The Jeff Cumberbatch Column – A Disproportionate Reaction?
The Government’s regulatory interest in community safety can, in appropriate circumstances, outweigh an individual’s liberty interest. –US v Salerno 
I suppose that one rational response by the current governing administration to a query by an individual charged with one of the offences stipulated under the amended Bail Act and thereby suffering a loss of pre-trial liberty, as to the reason for its draconian nature, could very well be, “Well, you and your ilk left us with little choice, didn’t you?” Bizarrely enough, treason and high treason are included among the offences, even though such charges are extremely rare.
With its pride deeply stung by an unacceptable rate of the murders of young men through the use of unlicensed firearms since its assumption of the reins of office; a phenomenon that culminated in the tipping point recently of the reckless Sheraton assassination, it could be reasonably expected that any administration would have reacted similarly.
For, argue as cogently we might that crime should not be politicized, in that no government can prevent someone who is hell-bent of taking the life of another from doing so, it also bears reminder, as I quoted in an epigraph to my column two weeks ago, “government’s first duty and highest obligation is public safety”. Hence, any sense of general civic insecurity will most likely redound to the disbenefit of the incumbent administration. And that is not A Very Good Thing, politically speaking.
So it was that last week, the current governing administration took to Parliament, for passage into legislation, a Bill to amend the Bail Act, Cap 122A. Mindful that the provisions of the Bill might conceivably infringe the Constitution, the preamble to the Bill read, inter alia, that it was to be enacted “in accordance with the provisions of section 49 of the Constitution”; namely, first, that Parliament may alter an aspect of Chapter III of the Constitution -the local Bill of Rights- by an Act of Parliament passed by both Houses, that is supported by the votes of not less than two-thirds of all the members of each House, and, second, that an Act of Parliament shall not be construed as altering the Constitution unless it is stated in the Act that it is an Act for that purpose. The Act expressly seeks to alter section 13 (3) of the Constitution, the guarantee of the right to personal liberty, that provides as follows-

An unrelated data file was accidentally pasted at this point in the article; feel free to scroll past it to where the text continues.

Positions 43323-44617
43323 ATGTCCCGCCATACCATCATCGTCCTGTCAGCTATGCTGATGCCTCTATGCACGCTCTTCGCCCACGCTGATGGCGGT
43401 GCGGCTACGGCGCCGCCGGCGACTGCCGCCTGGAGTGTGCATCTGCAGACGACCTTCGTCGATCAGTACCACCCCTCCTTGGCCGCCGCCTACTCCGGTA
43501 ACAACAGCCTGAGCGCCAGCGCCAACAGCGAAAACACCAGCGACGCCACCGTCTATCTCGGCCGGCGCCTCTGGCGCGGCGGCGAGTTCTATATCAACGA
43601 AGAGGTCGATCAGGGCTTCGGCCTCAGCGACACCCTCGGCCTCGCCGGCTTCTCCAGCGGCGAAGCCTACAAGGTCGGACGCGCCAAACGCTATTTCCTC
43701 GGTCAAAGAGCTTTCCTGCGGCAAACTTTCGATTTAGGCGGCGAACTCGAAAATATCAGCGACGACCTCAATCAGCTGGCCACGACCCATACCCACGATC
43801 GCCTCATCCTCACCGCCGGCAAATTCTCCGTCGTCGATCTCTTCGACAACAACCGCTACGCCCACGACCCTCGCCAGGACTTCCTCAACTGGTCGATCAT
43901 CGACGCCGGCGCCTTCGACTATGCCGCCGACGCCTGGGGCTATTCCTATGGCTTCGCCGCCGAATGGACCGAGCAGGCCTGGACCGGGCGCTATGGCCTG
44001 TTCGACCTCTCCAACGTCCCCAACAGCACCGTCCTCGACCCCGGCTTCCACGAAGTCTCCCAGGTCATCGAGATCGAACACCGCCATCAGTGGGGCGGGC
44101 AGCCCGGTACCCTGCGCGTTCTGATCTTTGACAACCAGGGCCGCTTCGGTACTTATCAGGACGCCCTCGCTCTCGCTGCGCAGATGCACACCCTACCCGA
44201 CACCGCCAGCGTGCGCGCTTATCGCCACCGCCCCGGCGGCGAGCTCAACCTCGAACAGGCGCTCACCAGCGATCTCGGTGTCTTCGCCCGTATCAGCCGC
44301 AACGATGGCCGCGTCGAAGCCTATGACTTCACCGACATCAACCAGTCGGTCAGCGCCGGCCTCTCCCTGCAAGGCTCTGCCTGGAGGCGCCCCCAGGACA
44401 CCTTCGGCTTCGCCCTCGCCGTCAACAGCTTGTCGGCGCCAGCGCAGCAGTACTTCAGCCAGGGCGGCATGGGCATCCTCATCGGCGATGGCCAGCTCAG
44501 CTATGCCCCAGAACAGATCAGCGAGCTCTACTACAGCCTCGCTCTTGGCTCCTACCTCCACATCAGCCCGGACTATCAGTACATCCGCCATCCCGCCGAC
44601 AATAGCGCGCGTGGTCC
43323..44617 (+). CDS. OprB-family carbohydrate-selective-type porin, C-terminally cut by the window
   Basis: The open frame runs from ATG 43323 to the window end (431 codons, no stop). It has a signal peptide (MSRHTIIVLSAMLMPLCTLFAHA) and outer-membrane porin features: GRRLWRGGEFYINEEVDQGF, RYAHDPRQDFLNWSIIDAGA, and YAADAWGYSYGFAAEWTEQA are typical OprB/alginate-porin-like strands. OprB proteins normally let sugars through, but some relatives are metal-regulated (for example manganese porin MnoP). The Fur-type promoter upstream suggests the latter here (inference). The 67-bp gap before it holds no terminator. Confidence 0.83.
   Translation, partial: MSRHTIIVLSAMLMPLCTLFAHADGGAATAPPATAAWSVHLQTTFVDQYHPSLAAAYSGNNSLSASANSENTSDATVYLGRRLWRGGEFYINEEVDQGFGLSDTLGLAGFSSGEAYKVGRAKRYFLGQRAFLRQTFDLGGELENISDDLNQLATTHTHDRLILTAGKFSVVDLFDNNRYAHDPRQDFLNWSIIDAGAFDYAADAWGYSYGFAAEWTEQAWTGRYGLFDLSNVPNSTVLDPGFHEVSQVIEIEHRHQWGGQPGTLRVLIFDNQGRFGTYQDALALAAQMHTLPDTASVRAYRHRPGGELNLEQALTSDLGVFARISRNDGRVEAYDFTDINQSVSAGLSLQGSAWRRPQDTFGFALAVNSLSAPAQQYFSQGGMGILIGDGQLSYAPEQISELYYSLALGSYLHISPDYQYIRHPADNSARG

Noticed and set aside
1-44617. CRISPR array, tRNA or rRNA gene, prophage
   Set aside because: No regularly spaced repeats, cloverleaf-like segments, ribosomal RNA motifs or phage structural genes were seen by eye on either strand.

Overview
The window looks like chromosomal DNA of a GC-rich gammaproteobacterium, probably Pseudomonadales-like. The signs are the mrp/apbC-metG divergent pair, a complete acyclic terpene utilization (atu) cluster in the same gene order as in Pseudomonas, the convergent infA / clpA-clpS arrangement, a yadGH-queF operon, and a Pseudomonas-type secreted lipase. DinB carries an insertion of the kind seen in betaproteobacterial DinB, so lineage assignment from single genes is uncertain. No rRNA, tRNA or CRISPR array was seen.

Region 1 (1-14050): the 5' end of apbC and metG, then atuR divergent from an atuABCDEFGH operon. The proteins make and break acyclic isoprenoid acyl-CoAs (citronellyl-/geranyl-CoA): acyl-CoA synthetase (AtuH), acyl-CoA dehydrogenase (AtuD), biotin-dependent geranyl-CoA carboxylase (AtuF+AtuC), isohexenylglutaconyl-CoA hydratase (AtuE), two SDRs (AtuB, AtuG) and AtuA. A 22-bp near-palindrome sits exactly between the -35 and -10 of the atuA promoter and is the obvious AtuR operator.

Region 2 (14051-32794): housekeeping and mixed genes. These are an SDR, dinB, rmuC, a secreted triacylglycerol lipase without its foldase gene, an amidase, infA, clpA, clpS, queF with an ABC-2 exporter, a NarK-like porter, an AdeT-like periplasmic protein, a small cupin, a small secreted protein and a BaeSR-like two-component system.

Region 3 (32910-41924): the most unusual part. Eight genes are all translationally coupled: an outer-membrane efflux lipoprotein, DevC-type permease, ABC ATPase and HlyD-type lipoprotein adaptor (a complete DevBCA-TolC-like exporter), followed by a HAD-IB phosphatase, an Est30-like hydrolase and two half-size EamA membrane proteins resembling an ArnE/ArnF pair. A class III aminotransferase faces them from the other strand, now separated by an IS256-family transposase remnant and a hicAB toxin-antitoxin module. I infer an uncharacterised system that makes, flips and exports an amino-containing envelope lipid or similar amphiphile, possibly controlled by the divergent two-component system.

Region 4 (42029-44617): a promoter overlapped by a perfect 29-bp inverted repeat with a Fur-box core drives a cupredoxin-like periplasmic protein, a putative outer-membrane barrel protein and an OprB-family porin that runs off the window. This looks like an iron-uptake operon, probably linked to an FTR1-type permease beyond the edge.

Any person who is arrested or detained-
- (a) for the purpose of bringing him before a court in execution of the order of a court; or
(b) upon reasonable suspicion of his having committed or being about to commit a criminal offence, and who is not released, shall be brought before a court as soon as is reasonably practicable; and if any person arrested or detained upon reasonable suspicion of his having committed or being about to commit a criminal offence is not tried within a reasonable time, then, without prejudice to any further proceedings which may be brought against him, he shall be released either unconditionally or upon reasonable conditions, including in particular such conditions as are reasonably necessary to ensure that he appears at a later date for trial or for proceedings preliminary to trial.